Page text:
Collaborative research

ATE hosts visiting researchers who contribute to the growing understanding of the African elephant in general and the knowledge base for the sustained future of the Amboseli population in particular.

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Young female examines elephant skull (Photo: J. Poole)

ElephantVoices ► Communication is the glue that binds the social network of an intelligent species. Joyce Poole and Petter Granli are gathering and analyzing Amboseli elephant vocalizations under the non-profit ElephantVoices. ElephantVoices aims to establish a unique scientific understanding of the intelligence and social complexity of elephants and enhance the toolbox for their conservation and management, while at the same time act as a voice for elephants. You can also follow some of their work and activities on ElephantVoices on Facebook.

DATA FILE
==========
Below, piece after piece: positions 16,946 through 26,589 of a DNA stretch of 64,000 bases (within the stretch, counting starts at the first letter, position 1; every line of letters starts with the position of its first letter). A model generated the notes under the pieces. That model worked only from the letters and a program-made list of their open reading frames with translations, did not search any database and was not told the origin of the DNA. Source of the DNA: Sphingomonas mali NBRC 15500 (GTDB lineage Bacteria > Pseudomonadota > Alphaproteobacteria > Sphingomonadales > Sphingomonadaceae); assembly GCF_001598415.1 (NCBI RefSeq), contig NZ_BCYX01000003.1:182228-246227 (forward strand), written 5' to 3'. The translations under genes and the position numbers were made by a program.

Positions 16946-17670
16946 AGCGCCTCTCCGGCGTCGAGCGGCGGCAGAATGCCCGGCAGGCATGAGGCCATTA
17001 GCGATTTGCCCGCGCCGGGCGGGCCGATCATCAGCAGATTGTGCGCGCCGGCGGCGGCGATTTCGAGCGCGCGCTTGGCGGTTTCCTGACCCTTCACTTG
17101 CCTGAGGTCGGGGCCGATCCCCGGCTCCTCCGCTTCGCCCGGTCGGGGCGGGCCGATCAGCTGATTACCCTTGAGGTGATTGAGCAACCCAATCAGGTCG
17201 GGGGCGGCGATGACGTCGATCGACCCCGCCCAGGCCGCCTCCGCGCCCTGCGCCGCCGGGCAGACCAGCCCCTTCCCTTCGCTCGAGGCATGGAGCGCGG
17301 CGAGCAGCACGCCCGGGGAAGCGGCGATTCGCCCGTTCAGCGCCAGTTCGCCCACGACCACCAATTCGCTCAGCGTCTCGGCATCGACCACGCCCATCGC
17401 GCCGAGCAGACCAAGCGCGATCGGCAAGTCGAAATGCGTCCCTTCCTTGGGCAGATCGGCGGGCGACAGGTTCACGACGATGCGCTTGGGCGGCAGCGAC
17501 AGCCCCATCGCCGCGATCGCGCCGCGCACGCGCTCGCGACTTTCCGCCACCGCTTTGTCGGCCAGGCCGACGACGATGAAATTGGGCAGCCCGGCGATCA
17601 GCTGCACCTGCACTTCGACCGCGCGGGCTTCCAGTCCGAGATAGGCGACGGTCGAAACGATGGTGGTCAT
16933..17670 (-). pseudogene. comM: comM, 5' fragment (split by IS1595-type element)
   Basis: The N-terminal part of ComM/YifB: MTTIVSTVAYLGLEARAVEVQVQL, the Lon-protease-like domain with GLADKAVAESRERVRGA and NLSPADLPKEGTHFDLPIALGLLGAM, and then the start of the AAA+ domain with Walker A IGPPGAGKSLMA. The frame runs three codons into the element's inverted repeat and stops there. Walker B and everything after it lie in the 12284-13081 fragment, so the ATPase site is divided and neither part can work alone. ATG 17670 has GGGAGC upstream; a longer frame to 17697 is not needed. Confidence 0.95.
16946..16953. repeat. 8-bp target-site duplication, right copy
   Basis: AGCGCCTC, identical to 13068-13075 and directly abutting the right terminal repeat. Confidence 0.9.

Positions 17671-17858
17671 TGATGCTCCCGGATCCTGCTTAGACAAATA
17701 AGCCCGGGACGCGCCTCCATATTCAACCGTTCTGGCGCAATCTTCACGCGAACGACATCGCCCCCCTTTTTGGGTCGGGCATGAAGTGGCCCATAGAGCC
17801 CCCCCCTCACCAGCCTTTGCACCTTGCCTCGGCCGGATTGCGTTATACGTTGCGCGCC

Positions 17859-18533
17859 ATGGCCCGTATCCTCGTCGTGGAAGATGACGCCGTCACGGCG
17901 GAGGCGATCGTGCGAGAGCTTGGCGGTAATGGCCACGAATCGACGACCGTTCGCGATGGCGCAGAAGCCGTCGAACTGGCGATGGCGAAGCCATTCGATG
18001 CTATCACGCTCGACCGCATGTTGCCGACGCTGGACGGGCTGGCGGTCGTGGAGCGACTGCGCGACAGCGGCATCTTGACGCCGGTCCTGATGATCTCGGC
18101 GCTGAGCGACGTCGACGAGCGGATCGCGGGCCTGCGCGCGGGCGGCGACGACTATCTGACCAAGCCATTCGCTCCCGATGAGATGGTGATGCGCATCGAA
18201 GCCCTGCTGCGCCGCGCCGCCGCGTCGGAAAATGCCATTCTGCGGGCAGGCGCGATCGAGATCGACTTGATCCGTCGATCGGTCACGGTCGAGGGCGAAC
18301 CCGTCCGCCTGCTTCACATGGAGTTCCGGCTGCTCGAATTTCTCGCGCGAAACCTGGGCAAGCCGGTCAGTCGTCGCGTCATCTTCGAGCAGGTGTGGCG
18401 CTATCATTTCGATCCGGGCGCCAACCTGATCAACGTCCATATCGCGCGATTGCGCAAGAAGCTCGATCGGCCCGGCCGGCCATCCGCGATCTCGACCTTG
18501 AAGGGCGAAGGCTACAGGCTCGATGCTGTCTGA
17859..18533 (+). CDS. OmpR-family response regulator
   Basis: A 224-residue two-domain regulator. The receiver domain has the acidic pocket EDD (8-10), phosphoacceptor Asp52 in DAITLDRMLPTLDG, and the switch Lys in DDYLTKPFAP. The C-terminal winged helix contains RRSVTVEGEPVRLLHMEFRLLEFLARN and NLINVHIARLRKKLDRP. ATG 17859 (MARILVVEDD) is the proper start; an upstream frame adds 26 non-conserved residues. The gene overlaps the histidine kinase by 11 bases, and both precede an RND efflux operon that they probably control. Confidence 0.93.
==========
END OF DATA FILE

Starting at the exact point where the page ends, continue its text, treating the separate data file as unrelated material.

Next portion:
Elephant biology ► Ongoing studies provide vital information on how elephants grow and mature and learn to cope with their physical and social environments, asking how longevity and developmental processes contribute to fitness and reproductive success.

Human-elephant conflict and co-existence ► ATE is bringing its specialized knowledge of elephant behavior and society to bear on developing conflict-reduction strategies that are consistent with rural agriculture and Maasai livestock husbandry.

Genetic analysis ► Scientists from Duke University have mapped DNA profiles in order to define family relationships and origins of the Amboseli population. Cross-referenced to behavioral observations, the DNA analysis examines survival strategies based on relatedness.

Cognition ► A new research thrust with researchers from University of St Andrews is employing the in-depth knowledge of the Amboseli population in studies of how highly intelligent, communicative creatures like elephants manipulate and respond to their world and to each other.